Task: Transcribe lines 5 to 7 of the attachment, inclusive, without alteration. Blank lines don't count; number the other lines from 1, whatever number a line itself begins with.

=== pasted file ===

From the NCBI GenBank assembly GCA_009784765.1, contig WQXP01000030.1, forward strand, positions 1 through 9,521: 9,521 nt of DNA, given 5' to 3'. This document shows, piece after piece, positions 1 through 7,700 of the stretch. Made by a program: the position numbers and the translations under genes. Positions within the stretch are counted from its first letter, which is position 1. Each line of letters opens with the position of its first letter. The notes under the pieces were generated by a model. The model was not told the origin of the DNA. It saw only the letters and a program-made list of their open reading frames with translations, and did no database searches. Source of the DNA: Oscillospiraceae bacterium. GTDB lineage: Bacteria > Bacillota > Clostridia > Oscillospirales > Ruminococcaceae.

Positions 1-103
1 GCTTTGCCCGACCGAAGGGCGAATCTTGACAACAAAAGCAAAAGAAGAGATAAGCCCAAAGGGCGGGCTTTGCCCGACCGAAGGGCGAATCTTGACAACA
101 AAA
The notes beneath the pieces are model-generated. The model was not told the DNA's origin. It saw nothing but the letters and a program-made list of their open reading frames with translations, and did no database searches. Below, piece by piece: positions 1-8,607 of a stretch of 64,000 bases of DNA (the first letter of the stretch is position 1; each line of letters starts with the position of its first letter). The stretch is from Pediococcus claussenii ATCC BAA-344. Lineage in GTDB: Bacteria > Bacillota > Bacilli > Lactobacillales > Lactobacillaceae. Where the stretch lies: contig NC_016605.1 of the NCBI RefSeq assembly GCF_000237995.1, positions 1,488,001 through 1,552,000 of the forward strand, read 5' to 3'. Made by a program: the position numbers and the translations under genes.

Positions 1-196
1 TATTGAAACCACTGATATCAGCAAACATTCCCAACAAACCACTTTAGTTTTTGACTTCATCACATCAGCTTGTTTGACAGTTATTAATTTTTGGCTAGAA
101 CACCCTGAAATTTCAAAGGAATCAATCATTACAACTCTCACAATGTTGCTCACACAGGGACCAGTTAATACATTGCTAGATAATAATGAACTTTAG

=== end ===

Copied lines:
The notes beneath the pieces are model-generated. The model was not told the DNA's origin. It saw nothing but the letters and a program-made list of their open reading frames with translations, and did no database searches. Below, piece by piece: positions 1-8,607 of a stretch of 64,000 bases of DNA (the first letter of the stretch is position 1; each line of letters starts with the position of its first letter). The stretch is from Pediococcus claussenii ATCC BAA-344. Lineage in GTDB: Bacteria > Bacillota > Bacilli > Lactobacillales > Lactobacillaceae. Where the stretch lies: contig NC_016605.1 of the NCBI RefSeq assembly GCF_000237995.1, positions 1,488,001 through 1,552,000 of the forward strand, read 5' to 3'. Made by a program: the position numbers and the translations under genes.

Positions 1-196
1 TATTGAAACCACTGATATCAGCAAACATTCCCAACAAACCACTTTAGTTTTTGACTTCATCACATCAGCTTGTTTGACAGTTATTAATTTTTGGCTAGAA